After the Inbox Repair Tool has completed, you should open the .pst file you have scanned and then open the Lost And Found folder. All repaired messages will be moved to the Lost And Found folder. You should then create a new personal folder file and move the recovered messages into it and delete the original personal folder file.
OST Integrity Checker
A tool new to Outlook XP, the OST Integrity Checker expands on the capabilities of the Inbox Repair Tool for working with offline folders, .ost files. The Inbox Repair Tool only scans the offline folder file, making sure that its file structure is intact. It does not scan your actual mailbox on the Exchange Server itself-this is where the OST Integrity Checker differs from the Inbox Repair Tool. But how do you know when to use each tool? You should use the Inbox Repair Tool if you cannot open the offline folder file. You should use the OST Integrity Checker if you experience problems while attempting to synchronize your offline folders with the Exchange Server.
The OST Integrity Checker tool compares the contents of the .ost file and the contents in the mailbox on the Exchange Server. If any differences are found between the two files, the OST Integrity Checker attempted to correct them. All discrepancies are logged so you monitor the tools actions and results. Additionally, the scan log will identify any issues that the tool itself was unable to correct and will require your attention.
Before you actually run the OST Integrity Checker, ensure the following conditions exist:



  • Outlook must be configured to start up in online mode.
  • Outlook must not be open during the scan.

Running the OST Integrity Checker is outlined below:



  1. Open Windows Explorer and navigate to the \Program Files\Common Files\System\Mapi\1033\ directory.
  2. Double-click the SCANOST.EXE file to launch the OST Integrity Checker, as shown in Figure 7.

Figure 7 – The Inbox Repair Tool.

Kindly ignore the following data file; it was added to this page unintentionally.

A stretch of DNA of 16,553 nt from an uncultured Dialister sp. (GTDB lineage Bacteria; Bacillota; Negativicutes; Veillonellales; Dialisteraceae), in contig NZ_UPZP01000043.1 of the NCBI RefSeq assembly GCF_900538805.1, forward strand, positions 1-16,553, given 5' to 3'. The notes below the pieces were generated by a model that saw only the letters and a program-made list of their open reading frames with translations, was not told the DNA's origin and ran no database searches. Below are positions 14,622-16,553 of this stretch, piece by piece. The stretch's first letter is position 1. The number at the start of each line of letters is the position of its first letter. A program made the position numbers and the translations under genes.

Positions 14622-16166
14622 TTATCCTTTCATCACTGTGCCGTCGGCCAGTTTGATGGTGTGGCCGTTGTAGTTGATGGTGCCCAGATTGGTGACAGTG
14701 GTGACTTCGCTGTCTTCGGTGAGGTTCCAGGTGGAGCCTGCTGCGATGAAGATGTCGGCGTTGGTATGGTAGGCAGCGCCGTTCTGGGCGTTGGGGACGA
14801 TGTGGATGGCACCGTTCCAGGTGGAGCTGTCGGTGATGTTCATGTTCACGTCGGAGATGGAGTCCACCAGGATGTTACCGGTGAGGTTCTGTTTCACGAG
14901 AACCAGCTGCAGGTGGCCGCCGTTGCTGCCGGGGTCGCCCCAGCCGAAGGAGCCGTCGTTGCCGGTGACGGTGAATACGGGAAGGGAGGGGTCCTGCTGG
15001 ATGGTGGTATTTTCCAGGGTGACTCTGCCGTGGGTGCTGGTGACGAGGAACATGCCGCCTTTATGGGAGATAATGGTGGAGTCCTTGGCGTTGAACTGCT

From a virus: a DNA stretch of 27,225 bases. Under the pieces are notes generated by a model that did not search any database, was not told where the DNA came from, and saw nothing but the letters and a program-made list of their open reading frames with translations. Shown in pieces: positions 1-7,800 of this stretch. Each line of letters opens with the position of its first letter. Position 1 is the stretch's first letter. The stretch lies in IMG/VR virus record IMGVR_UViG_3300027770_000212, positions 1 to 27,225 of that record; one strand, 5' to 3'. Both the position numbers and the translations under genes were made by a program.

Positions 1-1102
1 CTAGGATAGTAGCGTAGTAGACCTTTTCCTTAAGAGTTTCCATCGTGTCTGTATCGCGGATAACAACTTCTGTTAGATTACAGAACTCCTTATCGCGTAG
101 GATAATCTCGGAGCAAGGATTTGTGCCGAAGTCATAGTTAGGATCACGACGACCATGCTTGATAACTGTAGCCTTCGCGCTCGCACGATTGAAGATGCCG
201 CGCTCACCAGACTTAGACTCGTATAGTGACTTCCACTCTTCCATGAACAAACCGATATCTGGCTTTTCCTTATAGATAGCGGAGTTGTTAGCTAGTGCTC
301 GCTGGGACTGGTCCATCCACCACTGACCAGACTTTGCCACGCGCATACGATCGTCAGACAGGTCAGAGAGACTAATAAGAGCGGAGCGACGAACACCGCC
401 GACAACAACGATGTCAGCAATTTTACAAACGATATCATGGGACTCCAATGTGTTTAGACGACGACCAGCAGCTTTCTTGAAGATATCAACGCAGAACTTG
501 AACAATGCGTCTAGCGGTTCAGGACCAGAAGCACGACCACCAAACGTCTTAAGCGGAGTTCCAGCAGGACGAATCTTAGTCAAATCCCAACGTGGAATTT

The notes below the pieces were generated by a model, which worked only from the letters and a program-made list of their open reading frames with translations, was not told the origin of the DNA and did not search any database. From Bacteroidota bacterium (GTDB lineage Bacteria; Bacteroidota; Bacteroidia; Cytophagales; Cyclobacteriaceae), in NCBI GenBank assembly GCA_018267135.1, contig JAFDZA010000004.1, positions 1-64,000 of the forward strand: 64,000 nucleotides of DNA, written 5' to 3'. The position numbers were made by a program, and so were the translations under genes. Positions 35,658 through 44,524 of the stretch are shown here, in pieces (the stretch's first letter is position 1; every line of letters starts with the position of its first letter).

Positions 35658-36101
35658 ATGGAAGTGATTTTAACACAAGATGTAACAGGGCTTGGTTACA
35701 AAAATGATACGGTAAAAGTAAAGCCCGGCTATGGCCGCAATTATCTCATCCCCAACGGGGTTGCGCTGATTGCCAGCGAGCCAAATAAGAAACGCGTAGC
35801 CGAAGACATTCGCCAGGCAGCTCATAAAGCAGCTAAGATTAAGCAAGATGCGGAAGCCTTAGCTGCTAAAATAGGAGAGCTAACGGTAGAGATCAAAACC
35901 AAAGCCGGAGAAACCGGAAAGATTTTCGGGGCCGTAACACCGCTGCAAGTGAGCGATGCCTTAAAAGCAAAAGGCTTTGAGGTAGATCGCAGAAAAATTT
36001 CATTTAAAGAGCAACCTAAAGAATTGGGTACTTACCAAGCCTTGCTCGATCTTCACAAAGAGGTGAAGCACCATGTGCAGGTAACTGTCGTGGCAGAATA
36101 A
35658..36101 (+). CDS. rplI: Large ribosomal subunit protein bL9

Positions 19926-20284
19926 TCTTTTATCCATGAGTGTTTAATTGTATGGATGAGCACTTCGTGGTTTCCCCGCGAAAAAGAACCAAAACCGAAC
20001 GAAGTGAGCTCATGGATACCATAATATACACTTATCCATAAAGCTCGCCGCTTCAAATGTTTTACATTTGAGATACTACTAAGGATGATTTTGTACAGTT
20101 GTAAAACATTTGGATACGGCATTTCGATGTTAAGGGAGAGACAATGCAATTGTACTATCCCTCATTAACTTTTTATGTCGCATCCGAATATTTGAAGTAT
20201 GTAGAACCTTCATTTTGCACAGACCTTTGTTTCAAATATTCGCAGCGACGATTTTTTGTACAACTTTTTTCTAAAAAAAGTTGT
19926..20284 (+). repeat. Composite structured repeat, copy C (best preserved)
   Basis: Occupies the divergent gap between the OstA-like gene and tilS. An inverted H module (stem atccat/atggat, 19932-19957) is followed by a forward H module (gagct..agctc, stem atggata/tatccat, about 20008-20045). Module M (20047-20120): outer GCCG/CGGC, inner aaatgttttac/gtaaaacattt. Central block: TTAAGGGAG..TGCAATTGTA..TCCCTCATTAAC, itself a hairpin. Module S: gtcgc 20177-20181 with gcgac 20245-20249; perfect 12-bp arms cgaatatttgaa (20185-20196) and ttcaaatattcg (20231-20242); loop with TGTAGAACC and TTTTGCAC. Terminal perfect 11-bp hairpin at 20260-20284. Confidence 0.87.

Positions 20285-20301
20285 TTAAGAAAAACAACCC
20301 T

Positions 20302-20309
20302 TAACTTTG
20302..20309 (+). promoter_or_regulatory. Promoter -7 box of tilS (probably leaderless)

1. Select the scope of the scan and whether or not to repair errors and then click Begin Scan. The scan options are explained in detail following this procedure.
  2. After the scan is complete, you will receive the dialog box as shown in Figure 8.

Figure 8 – OST Integrity Checker completed.



  1. Opening Outlook, we find a message waiting for us, detailing the OST Integrity Checker’s actions as shown in Figure 9.

Figure 9 – OST Integrity Checker completed.


The scan options you have when working with the OST Integrity Checker are: (1)



  • Scan all folders. This is the default, and it checks every folder in the offline folder file.
  • Choose folders to scan. This option enables you to specify the folders so you can minimize the number that are scanned. It’s the quickest method if you are experiencing synchronization problems in only a few folders or are attempting the scan over a slow connection to the Exchange server. After clicking the option, locate in the folder list the folders you want to scan, then select the check box next to each one. (Only folders you made available for offline use have check boxes and can be scanned. For information about making folders available offline, see Outlook Help.)

Exchange Server Tools


The previous two tools we have discussed come with Outlook and can be used to repair problems associated with user’s files. The next two tools are part of the Exchange Server installation and take a different approach. They look at the actual Exchange databases themselves.
Information Store Viewer
The Information Store Viewer allows you get a very in-depth look at specific mailboxes, public folders and the messages contained within. Using the Information Store Viewer (Mdbvue32.exe), you can view or set details about a user’s message storage files. These files consist of the previously mentioned personal folder file (.pst) and the offline folder file (.ost).
The Information Store Viewer can be used to show the properties available for each message, how you can use them, and in what format they appear. You can use the Information Store Viewer, for example, to determine why a message can be saved but not sent. This tool has limited use for most people, and is most useful when you are trying to track down and troubleshoot problems with the Microsoft Product Support Services group. Before attempting to use this tool, you should be fairly familiar with the Messaging Application Program Interface (MAPI). Should you need a refresher on MAPI, see the MAPI Programmer’s Reference.